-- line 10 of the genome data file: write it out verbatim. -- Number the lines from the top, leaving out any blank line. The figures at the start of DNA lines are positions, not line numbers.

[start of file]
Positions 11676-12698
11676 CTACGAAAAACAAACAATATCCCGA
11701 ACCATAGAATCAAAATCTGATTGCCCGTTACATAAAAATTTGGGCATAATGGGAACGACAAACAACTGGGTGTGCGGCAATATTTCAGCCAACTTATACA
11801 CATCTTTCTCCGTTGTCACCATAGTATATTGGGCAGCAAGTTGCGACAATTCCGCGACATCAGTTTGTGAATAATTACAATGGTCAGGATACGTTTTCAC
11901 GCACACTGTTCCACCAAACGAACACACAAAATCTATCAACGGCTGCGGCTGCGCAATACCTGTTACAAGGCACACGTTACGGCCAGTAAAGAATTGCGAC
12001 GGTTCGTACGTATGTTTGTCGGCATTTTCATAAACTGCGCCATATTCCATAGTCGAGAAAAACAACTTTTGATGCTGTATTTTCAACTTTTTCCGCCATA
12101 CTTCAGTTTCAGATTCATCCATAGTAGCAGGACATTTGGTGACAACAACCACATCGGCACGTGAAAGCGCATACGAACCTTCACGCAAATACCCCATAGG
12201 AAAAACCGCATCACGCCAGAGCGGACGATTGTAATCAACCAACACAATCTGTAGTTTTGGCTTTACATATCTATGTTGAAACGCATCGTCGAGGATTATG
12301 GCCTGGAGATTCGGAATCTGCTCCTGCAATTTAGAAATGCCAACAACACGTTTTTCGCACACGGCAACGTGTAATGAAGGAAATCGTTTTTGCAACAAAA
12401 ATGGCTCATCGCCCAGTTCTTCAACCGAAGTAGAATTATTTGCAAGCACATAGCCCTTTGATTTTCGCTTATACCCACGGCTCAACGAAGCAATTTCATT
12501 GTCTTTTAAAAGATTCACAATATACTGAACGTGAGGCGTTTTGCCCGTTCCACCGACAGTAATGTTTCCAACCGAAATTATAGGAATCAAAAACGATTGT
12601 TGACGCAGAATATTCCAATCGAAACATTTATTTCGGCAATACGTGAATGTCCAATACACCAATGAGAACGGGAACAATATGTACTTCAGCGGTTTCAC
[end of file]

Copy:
12401 ATGGCTCATCGCCCAGTTCTTCAACCGAAGTAGAATTATTTGCAAGCACATAGCCCTTTGATTTTCGCTTATACCCACGGCTCAACGAAGCAATTTCATT